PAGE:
A Bayesian approach based on a generative model requires one to fully specify how the variables of interest are interrelated statistically. This is done as follows. Determine if there is one cause (C = 1) versus two causes (C = 2) by drawing from a binomial distribution with p(C = 1) = pcommon. Outside of the experiment this will not be constant but depend on temporal delays, visual experience, context, and many other factors. In the experiments we consider all these factors are held constant so we can use a fixed pcommon. If there is one cause (C = 1), draw a position s from a normal prior distribution N(0,σP), where N(μ,σP) stands for a normal distribution with mean μ and standard deviation σ. It is thus more likely that a stimulus is centrally located than far to the side. We then set sV = s and sA = s. If there are two causes (C = 2), draw positions sV and sA each independently from N(0,σP). We assume that the visual and the auditory signal are corrupted by unbiased Gaussian noise of standard deviations σV and σA, respectively and draw xV from N(sV,σV) and xA from N(sA,σA). The noise is thus assumed to be independent across modalities.

Estimating the probability of a common cause

An ideal observer is faced with the problem of inferring the causal structure, i.e., whether there is one cause or there are two causes. This inference is performed optimally using Bayes' rule: (1)Here p(xA, xV) must be chosen such that p(C = 1|xV, xA) and p(C = 2|xV, xA) add to 1, as we are dealing with probabilities. We thus obtain: (2)For p(xV, xA|C = 1) we obtain(3)All three factors in this integral are Gaussians, allowing for an analytic solution: (4)where μP = 0is the mean of the prior.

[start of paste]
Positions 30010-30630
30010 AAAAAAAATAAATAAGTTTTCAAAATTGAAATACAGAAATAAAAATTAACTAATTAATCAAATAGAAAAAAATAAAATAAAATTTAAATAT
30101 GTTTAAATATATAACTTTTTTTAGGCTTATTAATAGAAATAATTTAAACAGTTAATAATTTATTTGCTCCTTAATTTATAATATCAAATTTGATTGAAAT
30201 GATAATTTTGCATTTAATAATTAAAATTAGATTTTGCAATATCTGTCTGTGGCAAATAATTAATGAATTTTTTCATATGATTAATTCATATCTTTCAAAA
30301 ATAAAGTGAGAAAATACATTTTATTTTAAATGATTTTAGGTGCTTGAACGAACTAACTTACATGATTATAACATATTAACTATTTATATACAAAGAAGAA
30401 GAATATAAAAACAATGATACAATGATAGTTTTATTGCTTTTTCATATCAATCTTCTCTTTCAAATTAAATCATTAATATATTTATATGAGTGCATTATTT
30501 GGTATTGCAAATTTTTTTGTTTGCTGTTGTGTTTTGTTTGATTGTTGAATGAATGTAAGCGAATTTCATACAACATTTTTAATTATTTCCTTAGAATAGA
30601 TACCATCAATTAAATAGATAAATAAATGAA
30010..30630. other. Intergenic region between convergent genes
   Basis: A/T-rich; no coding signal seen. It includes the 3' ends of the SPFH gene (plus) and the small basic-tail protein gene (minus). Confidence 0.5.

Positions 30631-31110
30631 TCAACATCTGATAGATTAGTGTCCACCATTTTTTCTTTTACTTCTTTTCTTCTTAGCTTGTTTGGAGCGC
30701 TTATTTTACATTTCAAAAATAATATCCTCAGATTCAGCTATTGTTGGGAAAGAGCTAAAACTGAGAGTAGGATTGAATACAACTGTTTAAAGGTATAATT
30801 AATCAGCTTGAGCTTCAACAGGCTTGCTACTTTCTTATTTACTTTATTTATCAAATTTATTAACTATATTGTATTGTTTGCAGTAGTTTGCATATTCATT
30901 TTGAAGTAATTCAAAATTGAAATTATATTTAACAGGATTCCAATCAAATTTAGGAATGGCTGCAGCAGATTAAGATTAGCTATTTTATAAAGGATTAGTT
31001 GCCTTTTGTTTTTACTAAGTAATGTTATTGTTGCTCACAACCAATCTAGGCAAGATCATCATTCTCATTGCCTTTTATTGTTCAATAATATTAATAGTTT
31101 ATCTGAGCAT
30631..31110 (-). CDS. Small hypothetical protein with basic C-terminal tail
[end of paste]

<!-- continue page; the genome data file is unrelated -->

For p(xV, xA|C = 2) we note that xV and xA are independent of each other and we thus obtain a product of two factors: (5)Again, as all these distributions are assumed to be Gaussian, we can write down an analytic solution, (6)For comparison with experimental data [15], we assume that the model reports a common cause when . The estimation of a common cause amounts to a Bayesian model selection problem. It is mathematically similar to a mixture model for depth [24].

Optimally estimating the position